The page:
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Thread: Teatcher and student etiquette

  1. #16
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    Quote Originally Posted by Nii View Post
    Get rid of him. There are plenty of better students that can take his place =)

    Though I have to admit that sometimes I may come of as a little disrespectful to my own sensei, but that is mostly because of my immense enthusiasm involving that martial art. Youthful energy perhaps? Or immaturity?

    Of course this student of yours went too far but regardless in the future don't take a little disrespect as insulting. The student might just be too excited to learn =)
    I have been a teacher for many years and understand immense enthusiasm, youthful energy and immaturity in students. Deal with it all the time 4 days a week. Disrespect must not be confused with the above. If you approach an instructor/Sensei,etc with attitude and exhibit disrespectful behavior it is exactly what it is, disrespect. It will be a factor to affect the student teacher relationship.
    Don't mean to come accross as being crass to you NII, but one must label it for what it is.
    When techniques are taught they should be open for examination and possible alternative application. This should occur only after the student has grasped the basic concept/technique application in accordance with their Ryu/School/training group,etc curriculum.
    There are many ways to swing a stick, throw a punch/kich or apply a lock, but in the end what matters is wether it will impact the target effectively.
    Rick Torres, Dojo Cho
    Integrity Defensive Arts
    Victoria, Texas
    www.ksrjujitsu.com
    [/B]

  2. #17
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    When techniques are taught they should be open for examination and possible alternative application. This should occur only after the student has grasped the basic concept/technique application in accordance with their Ryu/School/training group,etc curriculum.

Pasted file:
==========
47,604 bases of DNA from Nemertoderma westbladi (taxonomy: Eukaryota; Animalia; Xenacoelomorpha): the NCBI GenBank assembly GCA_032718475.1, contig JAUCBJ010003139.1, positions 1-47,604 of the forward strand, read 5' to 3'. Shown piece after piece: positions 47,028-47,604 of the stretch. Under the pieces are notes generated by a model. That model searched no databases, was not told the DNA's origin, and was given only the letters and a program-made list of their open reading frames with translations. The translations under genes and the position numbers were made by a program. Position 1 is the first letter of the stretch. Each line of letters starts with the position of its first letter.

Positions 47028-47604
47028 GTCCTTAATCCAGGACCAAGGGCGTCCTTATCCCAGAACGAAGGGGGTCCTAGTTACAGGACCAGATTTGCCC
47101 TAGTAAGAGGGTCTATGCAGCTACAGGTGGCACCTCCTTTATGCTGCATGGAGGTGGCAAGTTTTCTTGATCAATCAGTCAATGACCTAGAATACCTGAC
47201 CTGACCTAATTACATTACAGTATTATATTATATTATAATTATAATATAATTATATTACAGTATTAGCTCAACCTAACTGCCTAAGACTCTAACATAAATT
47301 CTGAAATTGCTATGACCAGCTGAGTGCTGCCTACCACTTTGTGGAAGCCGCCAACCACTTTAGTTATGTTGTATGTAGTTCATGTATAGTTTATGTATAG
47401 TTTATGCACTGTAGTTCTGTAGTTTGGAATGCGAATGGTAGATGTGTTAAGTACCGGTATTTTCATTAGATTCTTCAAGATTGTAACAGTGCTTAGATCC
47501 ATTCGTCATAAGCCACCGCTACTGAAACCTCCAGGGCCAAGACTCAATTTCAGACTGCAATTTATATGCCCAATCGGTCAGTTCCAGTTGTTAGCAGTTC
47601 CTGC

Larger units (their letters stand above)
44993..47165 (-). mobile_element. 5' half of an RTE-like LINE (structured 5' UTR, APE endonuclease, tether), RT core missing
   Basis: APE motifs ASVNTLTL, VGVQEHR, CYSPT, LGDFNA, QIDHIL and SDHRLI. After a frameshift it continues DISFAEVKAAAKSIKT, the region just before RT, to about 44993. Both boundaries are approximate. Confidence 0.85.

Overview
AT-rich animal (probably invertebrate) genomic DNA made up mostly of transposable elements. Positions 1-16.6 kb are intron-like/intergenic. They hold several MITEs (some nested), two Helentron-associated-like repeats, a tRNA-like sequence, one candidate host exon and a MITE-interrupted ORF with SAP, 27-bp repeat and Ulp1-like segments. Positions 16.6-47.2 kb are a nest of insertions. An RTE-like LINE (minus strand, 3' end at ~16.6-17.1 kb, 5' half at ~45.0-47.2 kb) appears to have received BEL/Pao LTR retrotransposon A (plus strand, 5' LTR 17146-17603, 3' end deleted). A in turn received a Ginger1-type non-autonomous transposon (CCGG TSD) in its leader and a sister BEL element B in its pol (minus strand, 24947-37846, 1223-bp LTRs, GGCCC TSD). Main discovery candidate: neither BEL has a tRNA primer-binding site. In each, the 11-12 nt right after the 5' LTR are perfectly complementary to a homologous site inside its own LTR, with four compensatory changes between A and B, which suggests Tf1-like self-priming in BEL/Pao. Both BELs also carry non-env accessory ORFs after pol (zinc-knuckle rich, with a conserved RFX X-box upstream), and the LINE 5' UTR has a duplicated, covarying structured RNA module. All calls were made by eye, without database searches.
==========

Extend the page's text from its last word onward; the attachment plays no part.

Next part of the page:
There are many ways to swing a stick, throw a punch/kich or apply a lock, but in the end what matters is wether it will impact the target effectively.
    And sometimes there's a progression, from hard to soft, linear to curved. First it's good to learn one way, perhaps the more linear, less subtle way, after which one may progress to the next way. Consider a hard block vs. a parry. In my experience, learning correct hard block form, with hip rotation and a solid root precedes being able to parry and use more dynamic footwork.

    One of my kendo sensei put it this way (what his teacher had told him):

    "Don't cut with your arms, cut with your legs.
    Don't cut with your legs, cut with your center."
    Michael Hobson

    Mukyudoka

  3. #18
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    Default Sensei-Deshi relationship

    I agree with others' posting that whichever group/sensei promoted your upsetting student should be contacted; and that it can help a student to understand why "your way" is correct if it's explained to him/her. But my experience is some teachers speak, others just do and some demonstrate or do all three. It's the student's "job" to figure out if he/she's
    following the teacher correctly and the teacher's job
    to check if the student has got the right idea. Isn't
    there a saying: the first 10 years, follow one teacher
    and don't criticize or wonder if what (s)he's teaching is right; the next 10 years, a student can begin looking at others' styles; the next 10 years the student may choose which ways are best for him/her?

    But anyway, "budo" is first and finally, about respect for the teacher, and for other practitioners. If a student doesn't feel that way and the teacher has tried his/her best, then the so-called student should be asked to learn somewhere else. Another saying from an Aikido teacher was: "To teach is to learn."
    I'm sorry you had that sad experience but as another poster said, you have learned from it and that's a happy thing. Pam, Kendo (etc.)

  4. #19
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    i agree with everyone else. he is plainly being disrespectful and it is time he was shown the door. i would sit him down and tell him "what you did was disrespectful, arrogant, and will not be tolerated. you can either leave the easy way or i can throw you out the hard way. your choice." and end it there.
    Ron Freeman
    8th Kyu Shukokai Karate

  5. #20